Why was Jesus Baptized?

The Jordan River, where Jesus was baptized by John – photo by Wikipedia user Chmee2

This is the latest in a series of essays on the topic of baptism. Links to the previous articles can be found at the bottom of this page.

In the previous article, I spoke about the baptism of John and how it prepared the way for the ministry of Jesus Christ. This form of baptism was all about confessing one’s sins and being made right with God. The question then becomes, why in the world did Jesus need to be baptized? If He had no sins to confess, then what was the point?

This is not just a question that has popped up after the fact. When Jesus showed up at the Jordan River in order to be baptized, John proclaimed, “Behold, the Lamb of God who takes away the sin of the world! This is He on behalf of whom I said, ‘After me comes a Man who has a higher rank than I, for He existed before me.’” (John 1:29b-30) This is a revealing statement, for in it John identifies Jesus not only as the one who will save the entire world from sin, but also as one who “existed before me”. John knew full well that he was born before Jesus, his cousin. Therefore, what he was really saying was that Jesus had come down from on high.

In light of this statement, we should not be surprised at how John responded to Jesus’s request to be baptized. “But John tried to prevent Him, saying, ‘I have need to be baptized by You, and do You come to me?” (Matthew 3:14) John believed that Jesus was greater than him. More to the point, he believed that Jesus had no sins to confess: on the contrary, He was the one who would take away sins. Therefore, John seems to say, “There’s no need for you to be baptized. If anything, you ought to be baptizing me!” Continue reading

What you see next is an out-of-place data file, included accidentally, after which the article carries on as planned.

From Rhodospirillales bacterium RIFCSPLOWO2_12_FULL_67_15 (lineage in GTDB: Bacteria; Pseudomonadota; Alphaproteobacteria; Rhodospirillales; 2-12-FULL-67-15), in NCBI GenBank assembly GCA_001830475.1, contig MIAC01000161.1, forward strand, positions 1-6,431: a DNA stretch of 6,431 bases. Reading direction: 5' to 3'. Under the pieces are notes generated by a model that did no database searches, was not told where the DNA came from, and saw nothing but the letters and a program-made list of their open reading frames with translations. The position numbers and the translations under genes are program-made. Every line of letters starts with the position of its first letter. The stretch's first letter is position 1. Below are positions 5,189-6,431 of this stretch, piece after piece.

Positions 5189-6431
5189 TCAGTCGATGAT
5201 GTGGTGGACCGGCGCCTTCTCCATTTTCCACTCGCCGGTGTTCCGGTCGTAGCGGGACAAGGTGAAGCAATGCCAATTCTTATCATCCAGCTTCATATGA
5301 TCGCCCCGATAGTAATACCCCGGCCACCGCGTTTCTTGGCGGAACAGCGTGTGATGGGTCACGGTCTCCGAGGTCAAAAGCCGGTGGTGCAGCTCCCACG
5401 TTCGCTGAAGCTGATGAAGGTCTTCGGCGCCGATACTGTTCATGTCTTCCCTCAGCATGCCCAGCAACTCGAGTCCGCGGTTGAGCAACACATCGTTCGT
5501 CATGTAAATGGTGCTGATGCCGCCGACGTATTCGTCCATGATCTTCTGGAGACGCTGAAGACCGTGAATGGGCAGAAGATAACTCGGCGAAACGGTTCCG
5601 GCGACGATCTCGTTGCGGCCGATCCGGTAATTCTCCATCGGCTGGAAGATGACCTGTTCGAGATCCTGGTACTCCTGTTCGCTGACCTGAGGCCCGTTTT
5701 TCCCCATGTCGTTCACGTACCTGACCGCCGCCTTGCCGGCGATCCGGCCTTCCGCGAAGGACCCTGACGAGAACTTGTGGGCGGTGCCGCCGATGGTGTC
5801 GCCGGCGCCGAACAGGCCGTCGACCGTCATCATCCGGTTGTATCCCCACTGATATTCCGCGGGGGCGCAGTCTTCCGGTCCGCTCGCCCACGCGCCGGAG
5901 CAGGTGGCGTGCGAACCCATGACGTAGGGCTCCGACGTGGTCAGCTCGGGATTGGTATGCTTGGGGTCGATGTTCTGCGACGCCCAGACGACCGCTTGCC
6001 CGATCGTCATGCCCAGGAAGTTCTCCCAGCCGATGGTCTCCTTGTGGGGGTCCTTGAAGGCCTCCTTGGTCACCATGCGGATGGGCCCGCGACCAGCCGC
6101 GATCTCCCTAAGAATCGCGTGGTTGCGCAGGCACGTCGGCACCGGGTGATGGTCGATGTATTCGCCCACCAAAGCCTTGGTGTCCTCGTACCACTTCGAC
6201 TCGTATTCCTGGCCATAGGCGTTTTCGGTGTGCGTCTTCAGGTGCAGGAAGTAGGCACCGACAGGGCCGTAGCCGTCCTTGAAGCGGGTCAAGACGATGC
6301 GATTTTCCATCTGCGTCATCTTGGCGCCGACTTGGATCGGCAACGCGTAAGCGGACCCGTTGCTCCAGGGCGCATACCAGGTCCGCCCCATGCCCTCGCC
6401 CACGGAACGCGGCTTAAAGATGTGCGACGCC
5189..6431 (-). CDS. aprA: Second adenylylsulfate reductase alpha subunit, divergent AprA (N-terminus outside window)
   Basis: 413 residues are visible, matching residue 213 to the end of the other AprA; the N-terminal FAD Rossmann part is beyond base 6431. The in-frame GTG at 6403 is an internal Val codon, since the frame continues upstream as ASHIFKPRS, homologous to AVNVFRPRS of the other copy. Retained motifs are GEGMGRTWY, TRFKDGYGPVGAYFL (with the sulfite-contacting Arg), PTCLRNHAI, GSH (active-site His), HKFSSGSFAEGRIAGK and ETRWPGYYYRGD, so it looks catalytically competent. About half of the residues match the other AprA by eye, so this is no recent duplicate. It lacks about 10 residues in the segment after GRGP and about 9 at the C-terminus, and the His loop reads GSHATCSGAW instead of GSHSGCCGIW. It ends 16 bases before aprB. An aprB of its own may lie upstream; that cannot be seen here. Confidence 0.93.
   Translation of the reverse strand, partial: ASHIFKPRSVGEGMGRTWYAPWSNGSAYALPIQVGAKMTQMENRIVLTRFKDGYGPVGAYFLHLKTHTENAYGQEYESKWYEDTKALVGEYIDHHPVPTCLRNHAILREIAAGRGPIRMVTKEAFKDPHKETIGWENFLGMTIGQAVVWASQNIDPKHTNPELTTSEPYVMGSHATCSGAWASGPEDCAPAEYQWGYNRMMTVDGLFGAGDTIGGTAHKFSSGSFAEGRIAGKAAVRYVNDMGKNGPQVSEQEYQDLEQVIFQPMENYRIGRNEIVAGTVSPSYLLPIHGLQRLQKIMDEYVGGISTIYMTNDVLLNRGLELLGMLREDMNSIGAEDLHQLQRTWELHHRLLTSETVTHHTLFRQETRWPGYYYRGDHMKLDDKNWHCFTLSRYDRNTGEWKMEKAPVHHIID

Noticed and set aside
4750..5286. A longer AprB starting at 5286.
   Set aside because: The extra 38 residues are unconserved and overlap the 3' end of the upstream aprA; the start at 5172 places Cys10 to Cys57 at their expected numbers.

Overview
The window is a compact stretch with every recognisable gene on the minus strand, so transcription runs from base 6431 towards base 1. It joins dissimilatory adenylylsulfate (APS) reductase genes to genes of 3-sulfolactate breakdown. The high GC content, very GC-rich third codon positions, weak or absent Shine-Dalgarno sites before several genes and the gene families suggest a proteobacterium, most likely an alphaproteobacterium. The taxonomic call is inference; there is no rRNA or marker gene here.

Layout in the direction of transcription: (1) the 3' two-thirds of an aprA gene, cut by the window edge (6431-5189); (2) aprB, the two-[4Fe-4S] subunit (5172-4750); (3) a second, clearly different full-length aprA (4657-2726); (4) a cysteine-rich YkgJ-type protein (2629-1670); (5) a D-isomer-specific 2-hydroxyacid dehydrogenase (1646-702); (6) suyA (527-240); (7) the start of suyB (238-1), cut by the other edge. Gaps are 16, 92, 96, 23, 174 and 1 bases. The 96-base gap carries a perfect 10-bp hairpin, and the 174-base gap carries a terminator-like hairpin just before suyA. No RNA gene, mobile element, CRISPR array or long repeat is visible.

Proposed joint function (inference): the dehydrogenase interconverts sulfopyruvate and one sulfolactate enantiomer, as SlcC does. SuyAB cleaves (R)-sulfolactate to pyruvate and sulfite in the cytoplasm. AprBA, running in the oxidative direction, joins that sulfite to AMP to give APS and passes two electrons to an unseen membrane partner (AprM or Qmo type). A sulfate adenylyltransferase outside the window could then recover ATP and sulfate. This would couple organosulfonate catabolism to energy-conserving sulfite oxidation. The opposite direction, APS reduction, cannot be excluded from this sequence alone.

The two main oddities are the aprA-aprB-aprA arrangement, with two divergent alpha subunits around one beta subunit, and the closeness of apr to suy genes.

The Baptism of John: Purpose, Participants, and Differences from New Covenant Baptism

“Saint John the Baptist Preaching” by Mattia Preti, circa 1665

This is the first in a series of essays on the topic of baptism as outlined in scripture.

Hello friends and thank you for taking the time to visit and read this first article addressing the subject of baptism. In my introductory letter, I hinted that there are at least three and possibly four different forms of baptism described in scripture. Today, I would like to start by examining the first such form: the baptism of John. I will first give some background on who John was and the significance of the baptisms that he administered, then I will differentiate this form of baptism from those that occur under the New Covenant. Continue reading